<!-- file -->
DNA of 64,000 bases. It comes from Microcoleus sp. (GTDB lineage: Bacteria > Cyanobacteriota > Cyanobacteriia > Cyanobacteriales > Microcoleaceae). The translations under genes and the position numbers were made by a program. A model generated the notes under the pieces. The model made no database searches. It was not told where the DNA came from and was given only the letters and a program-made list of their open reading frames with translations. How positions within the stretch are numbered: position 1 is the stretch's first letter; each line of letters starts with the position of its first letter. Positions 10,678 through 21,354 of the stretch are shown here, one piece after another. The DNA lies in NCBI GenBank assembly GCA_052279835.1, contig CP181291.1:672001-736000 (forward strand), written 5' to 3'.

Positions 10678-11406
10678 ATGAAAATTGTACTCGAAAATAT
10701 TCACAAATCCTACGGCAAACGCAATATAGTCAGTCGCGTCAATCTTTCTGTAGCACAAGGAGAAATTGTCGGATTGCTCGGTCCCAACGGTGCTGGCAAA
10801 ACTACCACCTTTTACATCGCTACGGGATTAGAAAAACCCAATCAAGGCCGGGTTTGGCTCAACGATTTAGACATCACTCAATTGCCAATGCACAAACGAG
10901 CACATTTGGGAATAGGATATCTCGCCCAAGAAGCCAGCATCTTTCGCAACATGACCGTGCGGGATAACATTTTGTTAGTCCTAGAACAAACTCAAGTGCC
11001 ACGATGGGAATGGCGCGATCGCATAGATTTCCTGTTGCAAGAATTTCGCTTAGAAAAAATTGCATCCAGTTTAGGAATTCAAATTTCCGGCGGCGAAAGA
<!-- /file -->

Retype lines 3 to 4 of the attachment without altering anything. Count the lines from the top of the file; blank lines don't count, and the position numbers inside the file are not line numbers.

10678 ATGAAAATTGTACTCGAAAATAT
10701 TCACAAATCCTACGGCAAACGCAATATAGTCAGTCGCGTCAATCTTTCTGTAGCACAAGGAGAAATTGTCGGATTGCTCGGTCCCAACGGTGCTGGCAAA